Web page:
A nonprofit publication of the Kentucky Center for Public Service Journalism

Covington shares more pictures of inside the IRS facility — after they trigger ‘a thousand memories’

A single photograph shared by Covington City Hall this week from inside the soon-to-be-demolished IRS processing center triggered memories for Covingtonians who used to work at the massive facility:

• “I met a lot of good people there. Good times.”

• “Brings back a thousand memories.”

• “I enjoyed my time there. Especially the people.”

• “Even with all the little cubbies out, it is still recognizable. I walked up and down many of those ramps for many years, especially the ones to Data Conversion.”

At its heyday the City’s largest employer, with some 4,000 full-time and seasonal employees, the sprawling one-story center processed federal tax returns for 52 years.

There’s no telling how many thousands if not tens of thousands of Covington residents labored over those five decades within its doors entering data at a desk, pushing heavily laden carts down its halls, or fulfilling one of dozens of support roles, including security, IT, HVAC, phones, maintenance, etc.

A victim of the trend toward online tax processing, the facility shut down last fall and the City took possession this week, having purchased the building and 23-acre site from the federal General Services Administration.
Now, Covington is sharing photos – way too many photos, but why not? – from both inside the facility and from its grounds.

The album is on the City’s Facebook page, in a post seen HERE. If you worked at the center, share your memories in the comments section of the Facebook post for all to see.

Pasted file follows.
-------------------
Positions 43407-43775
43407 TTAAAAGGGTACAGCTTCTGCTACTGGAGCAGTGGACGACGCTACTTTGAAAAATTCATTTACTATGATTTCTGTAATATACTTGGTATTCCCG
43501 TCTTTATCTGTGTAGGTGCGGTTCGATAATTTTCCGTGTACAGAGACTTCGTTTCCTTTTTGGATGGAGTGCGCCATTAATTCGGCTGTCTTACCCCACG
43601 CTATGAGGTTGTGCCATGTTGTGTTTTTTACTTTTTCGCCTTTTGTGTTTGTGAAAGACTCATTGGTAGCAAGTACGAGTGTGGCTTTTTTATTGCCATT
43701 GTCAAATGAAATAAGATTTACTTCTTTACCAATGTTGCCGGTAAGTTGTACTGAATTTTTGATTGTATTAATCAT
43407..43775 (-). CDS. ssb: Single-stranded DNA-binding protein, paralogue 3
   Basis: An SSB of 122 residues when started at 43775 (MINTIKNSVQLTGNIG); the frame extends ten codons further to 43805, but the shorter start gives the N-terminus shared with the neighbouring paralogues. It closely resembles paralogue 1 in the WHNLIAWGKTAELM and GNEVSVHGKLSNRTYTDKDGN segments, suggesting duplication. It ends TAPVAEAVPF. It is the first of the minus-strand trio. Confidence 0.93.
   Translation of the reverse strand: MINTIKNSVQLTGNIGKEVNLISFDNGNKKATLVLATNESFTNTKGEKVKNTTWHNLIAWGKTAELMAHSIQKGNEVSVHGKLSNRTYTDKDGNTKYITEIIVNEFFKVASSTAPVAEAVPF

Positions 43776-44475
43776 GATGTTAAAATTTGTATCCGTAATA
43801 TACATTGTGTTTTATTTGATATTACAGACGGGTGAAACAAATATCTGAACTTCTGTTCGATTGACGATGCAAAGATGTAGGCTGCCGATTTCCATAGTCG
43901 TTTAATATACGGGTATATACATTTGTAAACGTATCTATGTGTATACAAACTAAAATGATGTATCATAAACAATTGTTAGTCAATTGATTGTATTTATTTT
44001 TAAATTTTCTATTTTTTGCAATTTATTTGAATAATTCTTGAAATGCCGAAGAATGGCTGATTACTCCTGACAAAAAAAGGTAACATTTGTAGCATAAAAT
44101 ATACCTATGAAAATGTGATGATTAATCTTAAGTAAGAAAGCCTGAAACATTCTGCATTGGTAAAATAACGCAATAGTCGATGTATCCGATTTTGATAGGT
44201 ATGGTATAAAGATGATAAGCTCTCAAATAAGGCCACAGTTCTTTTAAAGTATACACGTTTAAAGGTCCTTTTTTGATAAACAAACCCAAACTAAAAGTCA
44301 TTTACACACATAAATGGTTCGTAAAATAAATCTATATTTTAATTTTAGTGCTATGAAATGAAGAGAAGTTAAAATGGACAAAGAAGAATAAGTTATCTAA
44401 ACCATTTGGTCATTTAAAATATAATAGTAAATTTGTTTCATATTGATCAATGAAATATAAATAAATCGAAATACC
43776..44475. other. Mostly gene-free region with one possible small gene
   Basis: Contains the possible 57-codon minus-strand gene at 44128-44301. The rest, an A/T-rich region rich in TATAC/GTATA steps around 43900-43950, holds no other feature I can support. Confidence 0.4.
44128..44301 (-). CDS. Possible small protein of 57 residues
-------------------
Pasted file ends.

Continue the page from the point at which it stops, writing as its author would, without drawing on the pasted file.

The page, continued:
One of the vast “caverns” where all the data was entered by hundreds and hundreds of workers

(And the City confesses too a fascination with the “engine rooms” of the massive complex, where sat the boiler, the AC, the phone networks, the communications cables, etc. – everything needed to make the facility “run.” Most of this equipment was outside not only the public’s eye but we imagine the eyes of most of the data employees.)

The bulk of the property sits just north of Fourth Street between Madison Avenue to the east and Johnson Street to the west, with an adjacent 6-acre parking lot west of Johnson reaching the approach to the Clay Wade Bailey Bridge.

The data processing center opened its doors on May 15, 1967, after two years of construction and a backstory filled with intrigue and drama that can be read HERE.

The internal courtyard, where many a lunch was consumed

The City is awaiting results of an environmental assessment and geotechnical survey of the site and will soon begin the process of hiring a company to demolish the building.

After the demolition, the City will restore the street grid, extend utilities to the site, and build fiber and WiFi infrastructure – all designed to make it marketable for private developers. A conceptual master plan completed last year calls for a levee park, a community plaza for festivals, and a mixture of buildings containing offices, retail shops, and places to live.

See the NKyTribune’s earlier story here.


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